COVID-19 RELIEF FUNDING
Louisiana school districts are poised to receive nearly 4x more COVID-19 relief funding under the latest federal relief plan. This aid does come with restrictions in how districts may allocate the funds, but it is a much needed and long overdue step towards a reprieve for our educators and students who have been ‘making it work’ for far too long. We are excited about the possibilities this funding presents, but it is vital that teachers and school employees have a voice in how this money is used. LFT Local affiliate presidents across the state have already begun to address School Boards about the funding priorities for teachers and support staff. If you would like to learn more, please reach out to your Local representatives.
Louisiana has finished the Phase 1A of our vaccine rollout. This included hospital personnel, nursing home/long care facility residents and staff, as well as first responders. Next, they will move on to Phase 1B, Tier 1, which includes 640,000 people in high risk categories.
LFT has consistently insisted that teachers and support staff should receive priority access to the vaccine at no cost, and Department of Education officials agree. Prioritizing the health and safety of our educators is the best way to ensure that schools stay open and that students have access to the finest educational opportunities. We expect that teachers and school employees will be included in a subsequent tier of the priority vaccination plan, but the Louisiana Department of Health has not yet announced specifics.
BESE & THE LEGISLATURE
BLACK HISTORY MONTH
It’s a misconception that Black History Month has only been around since its official designation by President Gerald Ford in 1976. Carter G. Woodson, a Harvard-trained historian and the renowned father of black history in America devoted his life toward advocating for visibility, recognition, and appreciation of the black experience and contributions to American history, culture and society. Pursuing these ambitions, Woodson laid the foundations for Negro History Week (NHW) in 1925. The event was first celebrated in February 1926 and was to coincide with the birthdays of Abraham Lincoln and Frederick Douglass.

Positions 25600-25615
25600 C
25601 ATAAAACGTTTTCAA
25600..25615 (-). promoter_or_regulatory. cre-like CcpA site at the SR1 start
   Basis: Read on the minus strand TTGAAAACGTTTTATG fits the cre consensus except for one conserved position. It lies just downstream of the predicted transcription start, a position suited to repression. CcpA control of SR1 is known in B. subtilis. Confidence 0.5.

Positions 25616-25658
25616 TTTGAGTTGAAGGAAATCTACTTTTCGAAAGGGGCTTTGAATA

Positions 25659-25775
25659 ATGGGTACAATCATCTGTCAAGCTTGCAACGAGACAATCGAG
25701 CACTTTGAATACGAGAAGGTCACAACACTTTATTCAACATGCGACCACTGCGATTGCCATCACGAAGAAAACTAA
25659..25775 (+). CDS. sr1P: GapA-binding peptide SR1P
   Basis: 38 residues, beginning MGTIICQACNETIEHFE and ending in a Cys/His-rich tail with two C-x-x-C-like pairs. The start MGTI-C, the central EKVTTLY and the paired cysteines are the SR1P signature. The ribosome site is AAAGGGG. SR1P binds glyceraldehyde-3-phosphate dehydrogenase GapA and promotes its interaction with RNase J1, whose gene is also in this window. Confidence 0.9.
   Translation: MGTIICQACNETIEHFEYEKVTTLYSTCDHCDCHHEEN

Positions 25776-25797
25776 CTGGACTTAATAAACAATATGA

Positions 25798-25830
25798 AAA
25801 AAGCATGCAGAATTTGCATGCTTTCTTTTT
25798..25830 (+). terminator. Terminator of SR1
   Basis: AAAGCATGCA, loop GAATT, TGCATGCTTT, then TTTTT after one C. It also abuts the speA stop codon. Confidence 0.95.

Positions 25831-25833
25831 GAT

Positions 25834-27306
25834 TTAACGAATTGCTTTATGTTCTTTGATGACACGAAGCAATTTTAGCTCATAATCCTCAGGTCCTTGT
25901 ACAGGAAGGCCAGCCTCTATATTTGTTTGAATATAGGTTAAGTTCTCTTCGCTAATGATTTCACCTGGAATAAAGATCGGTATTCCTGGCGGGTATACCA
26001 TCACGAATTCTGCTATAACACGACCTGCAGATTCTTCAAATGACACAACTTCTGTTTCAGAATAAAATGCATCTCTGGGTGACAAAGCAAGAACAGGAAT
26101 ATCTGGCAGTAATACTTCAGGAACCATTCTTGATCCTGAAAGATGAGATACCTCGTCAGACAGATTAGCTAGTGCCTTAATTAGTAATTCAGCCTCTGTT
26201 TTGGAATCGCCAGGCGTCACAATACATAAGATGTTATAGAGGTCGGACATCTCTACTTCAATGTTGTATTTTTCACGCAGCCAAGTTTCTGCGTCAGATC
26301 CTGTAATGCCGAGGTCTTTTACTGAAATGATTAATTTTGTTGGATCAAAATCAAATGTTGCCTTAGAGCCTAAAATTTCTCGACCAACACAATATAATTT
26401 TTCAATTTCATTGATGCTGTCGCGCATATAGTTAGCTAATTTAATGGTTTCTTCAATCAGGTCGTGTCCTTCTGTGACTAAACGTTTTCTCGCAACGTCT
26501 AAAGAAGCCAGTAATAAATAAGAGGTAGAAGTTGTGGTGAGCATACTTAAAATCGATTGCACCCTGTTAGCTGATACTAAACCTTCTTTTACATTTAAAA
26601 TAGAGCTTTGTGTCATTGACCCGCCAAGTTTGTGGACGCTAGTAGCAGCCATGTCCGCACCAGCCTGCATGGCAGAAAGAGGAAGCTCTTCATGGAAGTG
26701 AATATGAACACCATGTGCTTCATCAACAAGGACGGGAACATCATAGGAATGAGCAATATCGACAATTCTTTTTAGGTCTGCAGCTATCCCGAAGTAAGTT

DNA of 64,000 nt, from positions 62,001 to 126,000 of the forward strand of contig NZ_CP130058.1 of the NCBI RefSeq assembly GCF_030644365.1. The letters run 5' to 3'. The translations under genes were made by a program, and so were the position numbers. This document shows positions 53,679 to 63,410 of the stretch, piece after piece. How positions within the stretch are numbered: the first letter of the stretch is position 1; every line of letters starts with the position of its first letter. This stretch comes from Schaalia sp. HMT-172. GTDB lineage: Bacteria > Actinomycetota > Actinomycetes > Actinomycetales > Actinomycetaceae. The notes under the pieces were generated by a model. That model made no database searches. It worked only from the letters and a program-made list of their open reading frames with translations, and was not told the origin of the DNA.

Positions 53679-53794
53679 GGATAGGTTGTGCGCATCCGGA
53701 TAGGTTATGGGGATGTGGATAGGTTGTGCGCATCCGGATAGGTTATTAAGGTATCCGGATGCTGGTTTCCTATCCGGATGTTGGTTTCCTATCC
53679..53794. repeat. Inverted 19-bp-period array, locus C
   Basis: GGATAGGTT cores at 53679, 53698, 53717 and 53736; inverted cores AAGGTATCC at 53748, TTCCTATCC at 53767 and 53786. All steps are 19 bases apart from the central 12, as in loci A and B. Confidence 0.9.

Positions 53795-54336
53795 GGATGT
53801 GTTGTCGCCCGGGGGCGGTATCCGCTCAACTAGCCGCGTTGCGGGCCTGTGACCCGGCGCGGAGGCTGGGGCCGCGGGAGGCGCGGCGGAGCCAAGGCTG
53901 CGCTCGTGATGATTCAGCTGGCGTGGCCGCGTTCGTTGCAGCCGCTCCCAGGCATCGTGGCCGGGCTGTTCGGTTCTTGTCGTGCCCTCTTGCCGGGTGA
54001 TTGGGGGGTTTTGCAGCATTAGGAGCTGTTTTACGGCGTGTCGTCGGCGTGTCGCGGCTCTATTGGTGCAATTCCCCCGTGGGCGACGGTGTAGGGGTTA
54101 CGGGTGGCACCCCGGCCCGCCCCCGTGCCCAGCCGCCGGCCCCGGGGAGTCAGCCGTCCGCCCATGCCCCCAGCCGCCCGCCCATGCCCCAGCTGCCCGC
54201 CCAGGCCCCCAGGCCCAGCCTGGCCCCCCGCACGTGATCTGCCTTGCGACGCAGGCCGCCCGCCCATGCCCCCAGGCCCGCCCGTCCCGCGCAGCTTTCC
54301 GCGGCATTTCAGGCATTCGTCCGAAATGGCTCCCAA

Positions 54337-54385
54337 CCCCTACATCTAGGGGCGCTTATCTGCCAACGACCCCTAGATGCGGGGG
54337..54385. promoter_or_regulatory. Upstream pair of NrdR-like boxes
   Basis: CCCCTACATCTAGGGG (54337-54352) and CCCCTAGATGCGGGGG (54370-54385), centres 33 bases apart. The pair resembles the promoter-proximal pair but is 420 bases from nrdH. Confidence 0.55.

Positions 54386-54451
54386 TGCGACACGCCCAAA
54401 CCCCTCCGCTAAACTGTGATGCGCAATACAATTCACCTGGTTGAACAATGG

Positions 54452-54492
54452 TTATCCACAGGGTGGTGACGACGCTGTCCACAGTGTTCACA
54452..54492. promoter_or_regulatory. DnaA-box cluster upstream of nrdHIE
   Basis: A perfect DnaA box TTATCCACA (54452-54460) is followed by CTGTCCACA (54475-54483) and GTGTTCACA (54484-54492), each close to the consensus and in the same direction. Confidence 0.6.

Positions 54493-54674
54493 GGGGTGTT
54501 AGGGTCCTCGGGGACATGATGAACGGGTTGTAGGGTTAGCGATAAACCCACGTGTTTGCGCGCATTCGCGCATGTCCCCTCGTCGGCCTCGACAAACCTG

Although NHW launched a powerful interest in black culture and representation, by the 1960s, during the civil rights movement, the most popular textbook for eighth-grade U.S. history courses only contained mention of two black people in the entirety of events that had transpired since the Civil War. This dearth of representation surrounding black contributions to society in our education system triggered a revolt against the traditional curriculum that eschewed the achievements of the Black Community. Responding to this, several institutions of higher education began advocating for an official Black History Month as a way to realize the ambitions that Woodson had initially fought for decades earlier. On the 50th anniversary of NHW’s first celebration, the U.S. officially designated February as Black History Month in 1976, and it has been celebrated each year since then.